Why I walk with Pride

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June is Pride, a month dedicated to celebrating LGBTQ+ communities all around the world, how far LGBTQ+ rights and conversations have come, whilst acknowledging the work still to be done. It is an opportunity to embrace education, tolerance and the continued rigor needed to moving forward in equality.

Pride for many is dedicated to joining in parades or marches, but COVID-19 and social distancing will mean things look a little different this year. With events postponed or cancelled, celebrations will take place on virtual calls and social media. Members of the Team Wood Pride network share with us what Pride means to them.

Picture of JeremyJeremy Stout

I walk with Pride today because of the foundation laid by allies across the world. Allies are fundamental to an inclusive workplace, not only for me and my LGBTQ+ colleagues, but for anyone enduring inequities and injustice. I have a supportive family, friends and colleagues but coming out is a gradual  process. This process is repeated for LGBTQ+ people many times but this stress can be relieved to an extent knowing there are allies. Many of my colleagues have shown me that I can be myself at work. However, there is more work to be done, in many parts of the world, there are no legal protections for our LGBTQ+ colleagues. Pride month presents opportunity to listen and spark conversation about what it means to LGBTQ+. This year due to COVID-19 many parades will not take place, but I encourage you to show your support, now more than ever, it is important to stay connected. Together, we can build a
better tomorrow.

Picture of AdrianaAdriana Perez

Some say that love is blind. This has always struck me as backwards as blind love cannot see anything at all. Real love to me is seeing a person for what makes them whole and unique. Seeing the race, ethnicity, orientation, gender identity, body shape or religion is important, that is part of a person  and is needing to finding acceptance and tolerance. I support the Wood LGBTQ+ community because every person deserves to be all-seen. I stand for the beauty of people’s uniqueness. I give my support to ensure we have a world there this is recognized and celebrated for each human being. There is still a long road ahead but together we can help society understand that love is love.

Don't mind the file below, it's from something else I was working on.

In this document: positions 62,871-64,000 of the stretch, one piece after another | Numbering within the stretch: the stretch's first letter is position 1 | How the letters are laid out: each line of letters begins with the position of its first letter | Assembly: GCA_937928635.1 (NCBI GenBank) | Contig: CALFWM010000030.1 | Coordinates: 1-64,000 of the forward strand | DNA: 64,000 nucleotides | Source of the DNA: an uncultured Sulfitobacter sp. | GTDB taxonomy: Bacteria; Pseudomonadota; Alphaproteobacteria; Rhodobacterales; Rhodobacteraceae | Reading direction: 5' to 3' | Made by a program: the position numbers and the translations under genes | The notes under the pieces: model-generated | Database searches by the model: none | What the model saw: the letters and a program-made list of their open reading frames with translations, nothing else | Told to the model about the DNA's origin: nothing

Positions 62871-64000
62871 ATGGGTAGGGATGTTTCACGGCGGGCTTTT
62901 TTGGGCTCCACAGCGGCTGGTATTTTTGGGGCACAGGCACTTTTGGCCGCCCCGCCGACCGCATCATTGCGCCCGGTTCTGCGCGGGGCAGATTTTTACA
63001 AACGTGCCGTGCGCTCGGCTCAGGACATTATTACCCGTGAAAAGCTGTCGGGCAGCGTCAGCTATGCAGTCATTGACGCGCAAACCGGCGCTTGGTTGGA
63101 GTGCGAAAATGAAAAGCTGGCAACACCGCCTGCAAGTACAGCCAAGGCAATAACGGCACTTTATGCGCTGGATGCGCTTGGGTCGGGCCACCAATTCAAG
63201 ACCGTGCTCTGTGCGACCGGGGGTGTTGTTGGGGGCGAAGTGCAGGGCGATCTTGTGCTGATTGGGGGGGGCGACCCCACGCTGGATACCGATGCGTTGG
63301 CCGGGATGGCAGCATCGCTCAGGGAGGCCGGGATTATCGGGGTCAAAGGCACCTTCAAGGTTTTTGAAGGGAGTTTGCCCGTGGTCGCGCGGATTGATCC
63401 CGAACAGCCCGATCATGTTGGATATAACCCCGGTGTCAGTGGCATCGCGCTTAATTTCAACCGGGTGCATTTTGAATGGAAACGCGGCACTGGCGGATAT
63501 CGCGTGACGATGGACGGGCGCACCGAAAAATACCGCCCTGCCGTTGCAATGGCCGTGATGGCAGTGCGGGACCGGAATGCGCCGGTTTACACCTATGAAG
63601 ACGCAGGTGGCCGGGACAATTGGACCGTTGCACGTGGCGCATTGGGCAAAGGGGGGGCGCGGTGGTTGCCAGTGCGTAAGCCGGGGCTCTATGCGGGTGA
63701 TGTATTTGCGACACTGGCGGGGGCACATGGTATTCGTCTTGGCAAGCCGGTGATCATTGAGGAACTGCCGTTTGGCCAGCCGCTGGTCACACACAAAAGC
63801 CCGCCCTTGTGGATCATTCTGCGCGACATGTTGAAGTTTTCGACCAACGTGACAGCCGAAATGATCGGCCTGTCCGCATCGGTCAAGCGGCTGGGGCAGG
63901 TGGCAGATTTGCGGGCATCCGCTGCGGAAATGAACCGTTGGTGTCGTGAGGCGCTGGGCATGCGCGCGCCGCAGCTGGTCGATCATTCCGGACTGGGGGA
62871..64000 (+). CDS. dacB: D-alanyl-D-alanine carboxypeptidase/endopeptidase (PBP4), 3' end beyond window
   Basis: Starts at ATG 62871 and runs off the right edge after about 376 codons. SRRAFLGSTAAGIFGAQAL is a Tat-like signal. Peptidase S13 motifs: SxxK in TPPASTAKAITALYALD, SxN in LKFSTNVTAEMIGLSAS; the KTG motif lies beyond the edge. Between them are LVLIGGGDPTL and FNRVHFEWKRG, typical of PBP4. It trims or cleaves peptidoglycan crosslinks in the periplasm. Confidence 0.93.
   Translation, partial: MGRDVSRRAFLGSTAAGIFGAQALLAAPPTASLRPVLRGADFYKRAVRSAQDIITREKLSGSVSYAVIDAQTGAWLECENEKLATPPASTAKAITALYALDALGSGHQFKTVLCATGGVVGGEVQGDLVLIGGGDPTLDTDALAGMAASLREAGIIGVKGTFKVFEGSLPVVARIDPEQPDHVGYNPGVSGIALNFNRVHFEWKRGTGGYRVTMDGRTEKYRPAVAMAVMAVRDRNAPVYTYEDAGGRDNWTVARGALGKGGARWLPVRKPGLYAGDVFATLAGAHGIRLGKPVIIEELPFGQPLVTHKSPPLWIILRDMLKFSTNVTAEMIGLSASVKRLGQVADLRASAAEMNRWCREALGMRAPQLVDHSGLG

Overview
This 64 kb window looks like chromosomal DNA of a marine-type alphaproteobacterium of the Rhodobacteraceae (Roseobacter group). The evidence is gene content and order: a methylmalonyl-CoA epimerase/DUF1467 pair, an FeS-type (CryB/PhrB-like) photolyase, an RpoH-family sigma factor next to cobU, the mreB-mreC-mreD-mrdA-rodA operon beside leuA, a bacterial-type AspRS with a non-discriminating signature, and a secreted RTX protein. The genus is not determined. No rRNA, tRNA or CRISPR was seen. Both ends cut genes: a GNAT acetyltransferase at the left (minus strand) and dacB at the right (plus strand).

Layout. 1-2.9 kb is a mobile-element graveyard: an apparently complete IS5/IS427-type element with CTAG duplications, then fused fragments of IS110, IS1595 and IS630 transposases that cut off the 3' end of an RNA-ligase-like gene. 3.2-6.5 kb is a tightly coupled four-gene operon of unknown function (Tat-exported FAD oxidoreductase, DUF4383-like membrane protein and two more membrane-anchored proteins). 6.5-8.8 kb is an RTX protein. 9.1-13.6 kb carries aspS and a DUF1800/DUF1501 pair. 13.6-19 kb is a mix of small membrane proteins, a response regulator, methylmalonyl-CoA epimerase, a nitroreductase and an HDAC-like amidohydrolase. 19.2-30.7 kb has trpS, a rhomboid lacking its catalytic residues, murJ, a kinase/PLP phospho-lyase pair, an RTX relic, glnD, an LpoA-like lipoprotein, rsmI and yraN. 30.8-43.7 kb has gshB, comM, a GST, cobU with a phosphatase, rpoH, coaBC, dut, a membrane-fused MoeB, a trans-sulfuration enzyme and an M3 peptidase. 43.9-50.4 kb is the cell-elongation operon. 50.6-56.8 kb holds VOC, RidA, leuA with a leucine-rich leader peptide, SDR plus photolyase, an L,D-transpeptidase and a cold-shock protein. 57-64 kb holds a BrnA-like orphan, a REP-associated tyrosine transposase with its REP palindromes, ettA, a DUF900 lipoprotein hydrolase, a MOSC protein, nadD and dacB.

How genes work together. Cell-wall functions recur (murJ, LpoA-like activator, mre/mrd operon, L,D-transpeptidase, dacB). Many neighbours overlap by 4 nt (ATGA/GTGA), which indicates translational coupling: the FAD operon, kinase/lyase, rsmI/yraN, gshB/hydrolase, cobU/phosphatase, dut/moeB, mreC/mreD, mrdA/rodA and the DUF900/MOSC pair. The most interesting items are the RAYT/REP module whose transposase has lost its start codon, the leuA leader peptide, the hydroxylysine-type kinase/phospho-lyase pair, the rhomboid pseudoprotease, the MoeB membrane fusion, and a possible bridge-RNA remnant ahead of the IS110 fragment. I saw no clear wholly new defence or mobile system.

Picture of RobertRobert Gersh

My wife and I attended our first Pride Parade in Portland, Maine in June of 2016. We marched with our 16-year-old kid, who had recently come out to us as trans, and some of their classmates from their high school’s Gender and Sexuality Alliance (GSA) club.  Joining us were kids from similar  GSAs throughout the region under the local chapter of GLSEN, an organization that works to ensure that LGBTQ students can learn in a school environment free from bullying and harassment. The parade was a wonderful and uplifting experience, as thousands of people cheered and celebrated these brave kids for living  their authentic selves and the allies that support them. It is important for Wood to support Pride to show that our company is a safe and affirming workplace for all. Employees who can be themselves and live without fear are more productive. I want to work for a company that goes beyond written non-discrimination policies by visibly demonstrating that it truly values diversity. And besides, Pride events are just fun!